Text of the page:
The Dutch island of Aruba, located in the southern Caribbean Sea, has long been a favorite destination of vacationers seeking guaranteed weather, calm blue waters, expansive beaches, good food, and the warm welcome of the locals. From the many Oranjestad beaches on the western coast to the colorful, laid-back charm of San Nicolas in the south, Aruba is a getaway to which most folks return over and over again. We’ve rounded up our favorite things to do, see, eat, and drink below — bon bini, or welcome, as they say in Aruba.Read More
11 Places to Explore in Aruba
Aruba’s only speakeasy, heavenly beaches, and the island’s best hiking spot
This expansive Oranjestad beach dotted with low-rise properties is considered one of the best in the world. It has consistently ranked in awards — for 2022, it was named one of the best beaches in the Caribbean and the fifth best beach in the world, thanks to its signature Fofoti trees, white, powdery sand, and crystalline, still waters. With shady nooks and beach huts for the sun-averse, as well as water sports for the adventurous, this is a beachcomber’s paradise. Some of Aruba’s best restaurants can be found off Eagle Beach, including many preparations of seafood at the breezy Screaming Eagle, and the Bavarian-inspired Chalet Suisse, a favorite of visitors and locals alike.
Infini by Urvin Croes
Those looking for some fine dining will be pleased with Noord’s Infini, which offers a 12-course tasting over three hours that doubles as fine art. At Infini, meaning “infinite possibility,” Chef Urvin Croes’ presentation is matched by decadent flavor profiles that focus on local, seasonal ingredients. The menu changes but recent dishes at this chef’s table include octopus complemented by blackberries, squid ink, corn, and sweet potato, and scallops with mushrooms, potato, and red cabbage.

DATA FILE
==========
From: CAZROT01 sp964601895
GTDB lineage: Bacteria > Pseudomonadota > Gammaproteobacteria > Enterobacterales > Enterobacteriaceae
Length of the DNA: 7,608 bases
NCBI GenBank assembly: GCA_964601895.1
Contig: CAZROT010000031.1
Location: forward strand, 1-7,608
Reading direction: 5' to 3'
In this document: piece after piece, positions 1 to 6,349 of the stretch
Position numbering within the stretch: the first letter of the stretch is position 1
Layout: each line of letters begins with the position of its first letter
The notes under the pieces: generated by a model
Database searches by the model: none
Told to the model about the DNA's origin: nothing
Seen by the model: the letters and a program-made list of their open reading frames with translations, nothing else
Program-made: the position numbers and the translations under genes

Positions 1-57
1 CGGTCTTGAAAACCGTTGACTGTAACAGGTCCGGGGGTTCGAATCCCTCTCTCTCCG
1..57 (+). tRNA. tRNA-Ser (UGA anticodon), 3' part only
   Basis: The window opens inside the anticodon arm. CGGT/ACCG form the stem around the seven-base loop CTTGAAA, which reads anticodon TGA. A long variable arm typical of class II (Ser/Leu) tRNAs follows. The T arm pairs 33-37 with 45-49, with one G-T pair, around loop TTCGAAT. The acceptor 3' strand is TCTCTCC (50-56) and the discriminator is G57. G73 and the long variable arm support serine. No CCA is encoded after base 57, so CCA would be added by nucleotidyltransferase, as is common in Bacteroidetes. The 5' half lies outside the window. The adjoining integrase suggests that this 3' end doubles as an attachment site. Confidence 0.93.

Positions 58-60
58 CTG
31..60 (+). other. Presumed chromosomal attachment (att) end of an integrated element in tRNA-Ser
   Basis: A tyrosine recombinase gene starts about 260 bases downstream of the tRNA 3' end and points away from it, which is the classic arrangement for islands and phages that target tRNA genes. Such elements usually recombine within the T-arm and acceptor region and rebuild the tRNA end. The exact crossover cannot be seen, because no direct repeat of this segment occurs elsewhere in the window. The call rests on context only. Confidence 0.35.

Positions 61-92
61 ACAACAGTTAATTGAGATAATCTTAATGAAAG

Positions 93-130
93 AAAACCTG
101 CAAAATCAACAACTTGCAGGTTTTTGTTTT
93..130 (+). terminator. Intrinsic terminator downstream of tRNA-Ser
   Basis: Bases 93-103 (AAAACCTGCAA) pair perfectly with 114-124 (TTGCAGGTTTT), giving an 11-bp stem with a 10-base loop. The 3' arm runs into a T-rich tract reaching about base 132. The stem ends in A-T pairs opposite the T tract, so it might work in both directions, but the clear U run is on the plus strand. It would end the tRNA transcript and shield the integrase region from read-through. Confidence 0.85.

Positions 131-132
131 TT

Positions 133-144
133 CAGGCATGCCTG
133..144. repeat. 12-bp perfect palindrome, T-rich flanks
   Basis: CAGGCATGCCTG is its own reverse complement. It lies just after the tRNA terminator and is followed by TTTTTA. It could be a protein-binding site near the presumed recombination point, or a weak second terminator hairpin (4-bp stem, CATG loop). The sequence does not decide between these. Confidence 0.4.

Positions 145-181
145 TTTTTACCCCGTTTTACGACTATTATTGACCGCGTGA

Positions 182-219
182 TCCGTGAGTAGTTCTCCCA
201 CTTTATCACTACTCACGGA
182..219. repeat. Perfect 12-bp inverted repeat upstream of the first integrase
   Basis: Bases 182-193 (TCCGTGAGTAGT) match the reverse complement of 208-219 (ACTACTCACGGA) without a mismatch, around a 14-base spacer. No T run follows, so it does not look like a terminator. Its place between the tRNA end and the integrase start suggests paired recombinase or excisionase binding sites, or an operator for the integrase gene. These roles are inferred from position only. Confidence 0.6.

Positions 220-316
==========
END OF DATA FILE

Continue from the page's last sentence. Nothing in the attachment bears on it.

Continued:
Located in Noord, on the northwest tip of Aruba, the California Lighthouse is named for the S.S. California, a British steamship that sank offshore and is now one of the island’s amazing dive sites. Easily Aruba’s most iconic landmark, the pristine, white pillar stands nearly 100 feet tall, and if you’re courageous, you can climb the narrow 120 steps to the top for 360-degree views of the island. If you visit at sunset, do yourself a favor and book into Faro Blanco, an Italian restaurant next door with equally incredible views — and food — for dinner.
Bochincha Container Yard
Anchored by a circular center bar, the funky, colorful 11 shipyard containers that make up the very cool Bochincha Container Yard all excel in different cuisines and experiences. Music blares, drinks abound, and whatever you desire — tacos, pad Thai, pizza, empanadas, sushi — can be found. Sample the al pastor and barbacoa tacos from El Taco if you’re craving Mexican. Go for the chicken and cheese-stuffed arepas from El Parche de la 13 if you want something more South American-inspired, and sushi fans should check out Masago’s fried rolls. Their Dragon Roll is made of shrimp tempura, crab, cream cheese, and eel sauce, then fried for a crisp exterior. For a smoky finish, hit up JJ’s Cigar Shop or B/S Hookah Bar.
If your beach vibe leans more bustling and busy, head to Palm Beach, Aruba’s main drag. Lined with high-rise hotels, all-day happy hours, water sports, and dive outfits, Palm Beach is filled with vacationers lounging in oversized tubes in the ocean and massive hotel pools. Beach shacks serve everything from early morning egg sandwiches to lunchtime brats to anytime açaí and tuna bowls, but when the sun sets, beachside restaurants and lounges fill with life. Head to Azzurro Ristorante for beachfront views over spaghetti al formaggio (with Parmigiano prepared tableside in a massive Parmesan wheel), or the new Lobby, an open-air lounge restaurant featuring seafood-focused plates like lobster croquettes and octopus ceviche paired with an extensive wine list. After dinner, stroll the promenade, browse the many vendors and shops, and if you’re feeling lucky, duck into one of the casinos and try your luck at the blackjack table.